She grabbed her books and packed her bag, running past the man in black.
And then I saw it was 2Pac, standing at the classroom door.
"All eyez on me," yelled the man, standing on the cold tile floor.
"I'm your new sub, Mr. Shakur.
"I'm here to wake you from your dreaming, give your simple lives some meaning."
He smiled at us, his white teeth gleaming, then he pointed at the door.
"If you're thinking about jetting, don't want to get caught here abetting
someone who'll have you forgetting what the h--- this class is for.
If you get out now, I won't detain you, block you, trap you, or restrain your
exit." No one touched the door.
"Ah, I see you've all decided to listen to your uninvited
guest get down. I must confide that I've got a special treat in store.
Forgive me if my words are cryptic. Guess I'm just 2Pacalyptic.
Get off your butts, we're gonna kick it, like you've never kicked before."
And soon he had the whole class rapping and break-dancing onthe floor.
Dancing on the classroom floor.
He rolled his sleeves and there I saw it, a tattoo of a black bird on his
arm, and then I heard the haunted whisper of the raven's words:
"Keep ya heads up, no regrets, don't know if heaven's got a ghetto,
but only God can judge what debt you'll have to pay forevermore.
He don't care if you scream and shout, 'cause big G knows there's no way out.
Once you've crossed the line-you're down, and you won't be getting up no more.
Hope your open to suggestion, 'cause there only is one question
left. I'm pretty sure you've guessed it. Heard it many timesbefore."
Ah, distinctly, I remember, it was a bleak day in September,
when I heard the raven whisper
"What are you willing 2 die 4?"
To learn more about the twelve step story analysis I use to teach writing and to plot my books, visit my blog at Carolee Dean Books.
Carolee Dean has made numerous appearances as a guest poet/author at schools, libraries, poetry events, and teacher/library conferences. She holds a bachelor's degree in music therapy and a master's degree in communicative disorders, and she has spent over a decade working in the public schools as a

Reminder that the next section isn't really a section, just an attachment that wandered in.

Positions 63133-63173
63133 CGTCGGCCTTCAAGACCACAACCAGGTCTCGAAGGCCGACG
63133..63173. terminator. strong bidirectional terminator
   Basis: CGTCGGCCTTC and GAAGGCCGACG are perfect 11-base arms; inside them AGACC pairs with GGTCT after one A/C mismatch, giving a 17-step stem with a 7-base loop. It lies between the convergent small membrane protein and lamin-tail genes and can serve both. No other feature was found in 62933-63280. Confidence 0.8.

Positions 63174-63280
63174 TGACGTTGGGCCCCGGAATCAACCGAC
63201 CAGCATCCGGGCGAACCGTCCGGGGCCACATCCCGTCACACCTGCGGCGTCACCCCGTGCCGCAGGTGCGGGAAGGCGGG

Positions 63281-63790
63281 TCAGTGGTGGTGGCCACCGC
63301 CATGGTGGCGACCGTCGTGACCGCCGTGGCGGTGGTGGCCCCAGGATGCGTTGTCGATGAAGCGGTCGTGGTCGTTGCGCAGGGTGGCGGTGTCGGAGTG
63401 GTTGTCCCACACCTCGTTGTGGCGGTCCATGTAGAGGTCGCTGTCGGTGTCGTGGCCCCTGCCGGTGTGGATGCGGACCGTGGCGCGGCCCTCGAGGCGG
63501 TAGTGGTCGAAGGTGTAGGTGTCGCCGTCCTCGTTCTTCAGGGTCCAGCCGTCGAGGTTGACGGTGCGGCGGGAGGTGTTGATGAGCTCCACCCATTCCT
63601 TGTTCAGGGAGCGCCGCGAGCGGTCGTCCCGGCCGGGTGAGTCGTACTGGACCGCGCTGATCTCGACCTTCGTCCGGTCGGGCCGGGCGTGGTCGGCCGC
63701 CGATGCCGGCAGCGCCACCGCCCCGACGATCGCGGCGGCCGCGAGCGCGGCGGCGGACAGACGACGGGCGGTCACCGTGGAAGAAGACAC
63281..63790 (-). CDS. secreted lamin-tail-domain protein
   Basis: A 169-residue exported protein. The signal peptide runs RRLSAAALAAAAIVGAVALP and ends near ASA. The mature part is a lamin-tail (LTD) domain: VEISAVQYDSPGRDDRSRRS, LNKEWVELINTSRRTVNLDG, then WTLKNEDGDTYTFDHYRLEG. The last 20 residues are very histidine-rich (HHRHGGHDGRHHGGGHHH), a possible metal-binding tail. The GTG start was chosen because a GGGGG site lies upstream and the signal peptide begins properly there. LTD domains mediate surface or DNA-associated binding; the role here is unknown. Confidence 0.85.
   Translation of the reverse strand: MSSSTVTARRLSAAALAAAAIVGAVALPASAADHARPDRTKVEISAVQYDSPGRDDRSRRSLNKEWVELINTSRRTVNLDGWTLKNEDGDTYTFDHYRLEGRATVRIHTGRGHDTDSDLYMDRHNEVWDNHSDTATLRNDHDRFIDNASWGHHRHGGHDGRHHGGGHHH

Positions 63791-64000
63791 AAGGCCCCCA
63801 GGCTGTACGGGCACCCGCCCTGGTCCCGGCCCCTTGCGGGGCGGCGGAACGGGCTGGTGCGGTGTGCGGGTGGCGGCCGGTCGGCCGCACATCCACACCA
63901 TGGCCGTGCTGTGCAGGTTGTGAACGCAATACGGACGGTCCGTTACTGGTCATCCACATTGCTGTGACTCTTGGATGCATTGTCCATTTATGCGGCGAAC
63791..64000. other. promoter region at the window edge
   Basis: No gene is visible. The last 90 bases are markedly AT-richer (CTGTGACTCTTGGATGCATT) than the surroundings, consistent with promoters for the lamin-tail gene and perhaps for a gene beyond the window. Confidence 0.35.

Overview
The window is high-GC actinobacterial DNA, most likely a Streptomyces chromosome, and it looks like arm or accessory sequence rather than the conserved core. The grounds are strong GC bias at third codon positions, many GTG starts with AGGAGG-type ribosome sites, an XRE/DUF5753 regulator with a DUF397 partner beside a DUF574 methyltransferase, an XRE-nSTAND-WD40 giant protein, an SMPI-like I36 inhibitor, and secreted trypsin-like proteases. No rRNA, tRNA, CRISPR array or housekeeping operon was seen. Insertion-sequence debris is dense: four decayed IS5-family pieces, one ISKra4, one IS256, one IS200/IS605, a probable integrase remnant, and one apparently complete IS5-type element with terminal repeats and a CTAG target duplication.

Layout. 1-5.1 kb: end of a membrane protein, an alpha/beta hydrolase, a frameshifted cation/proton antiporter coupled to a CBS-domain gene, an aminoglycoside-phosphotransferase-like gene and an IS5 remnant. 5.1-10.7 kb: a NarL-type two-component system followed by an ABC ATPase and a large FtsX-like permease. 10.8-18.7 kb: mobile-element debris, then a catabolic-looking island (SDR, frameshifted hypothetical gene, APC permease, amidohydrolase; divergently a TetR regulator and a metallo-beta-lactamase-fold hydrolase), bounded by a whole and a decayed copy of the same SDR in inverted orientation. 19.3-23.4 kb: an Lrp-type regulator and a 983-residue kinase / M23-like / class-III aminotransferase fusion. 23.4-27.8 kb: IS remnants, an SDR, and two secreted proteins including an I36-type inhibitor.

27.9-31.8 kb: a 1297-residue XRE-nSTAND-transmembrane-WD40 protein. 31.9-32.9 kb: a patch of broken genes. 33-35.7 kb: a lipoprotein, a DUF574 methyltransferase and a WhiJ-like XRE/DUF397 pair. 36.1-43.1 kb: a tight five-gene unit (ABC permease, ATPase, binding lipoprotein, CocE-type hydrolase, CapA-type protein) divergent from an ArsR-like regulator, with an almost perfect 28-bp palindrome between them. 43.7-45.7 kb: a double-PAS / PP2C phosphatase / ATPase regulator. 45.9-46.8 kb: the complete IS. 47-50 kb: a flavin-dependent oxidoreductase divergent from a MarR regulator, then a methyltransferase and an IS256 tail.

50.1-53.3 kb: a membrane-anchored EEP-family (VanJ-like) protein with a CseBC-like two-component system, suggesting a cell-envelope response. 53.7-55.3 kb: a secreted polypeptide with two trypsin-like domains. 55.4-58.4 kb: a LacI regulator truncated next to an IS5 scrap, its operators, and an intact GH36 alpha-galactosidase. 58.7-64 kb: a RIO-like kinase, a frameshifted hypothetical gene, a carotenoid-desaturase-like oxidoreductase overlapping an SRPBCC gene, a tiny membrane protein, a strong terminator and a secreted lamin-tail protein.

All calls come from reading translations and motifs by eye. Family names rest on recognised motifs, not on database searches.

Her first novel, Comfort,was nominated as a Best Book for Young Adults, was named the Best YA Novel of 2002 by the Texas Institute of Letters, and was on the TAYSHAS (Texas Library Association) reading list. Take Me There is a YALSA Quick Pick for Reluctant Readers.
Her upcoming paranormal verse novel, Forget Me Not, will be published by Simon Pulse in October of 2012.
She conducts teacher trainings on inspiring reluctant writers including "The Secret Language of Stories" and "Random Act of Haiku."
Caroline Starr Rose spent her childhood in the deserts of Saudi Arabia and New Mexico, camping at the Red Sea in one and eating red chile in the other. She's taught English and social studies to upper elementary and middle-school students in New Mexico, Florida, Virginia, and Louisiana. Back in New
Mexico, Caroline now writes middle-grade novels and picture books full time.
To find teacher's guides, writing activities, and information about author visits, go to my website.
Kimberley Griffiths Little is the recipient of the Southwest Book Award, The Whitney Award for Best Youth Novel of 2010, and the author of the highly acclaimed, The Healing Spell and Circle of Secrets, published by Scholastic Press. Look for her books at the Scholastic Book Fairs, as well as two more forthcoming novels in 2012 and 2013.
She lives on a dirt road in a small town by the Rio Grande with her husband, a robotics engineer and their three sons. Kimberley is a favorite speaker at schools around the country, presenting "The Creative Diary", a highly successful writing workshop and has been a speaker at many conferences.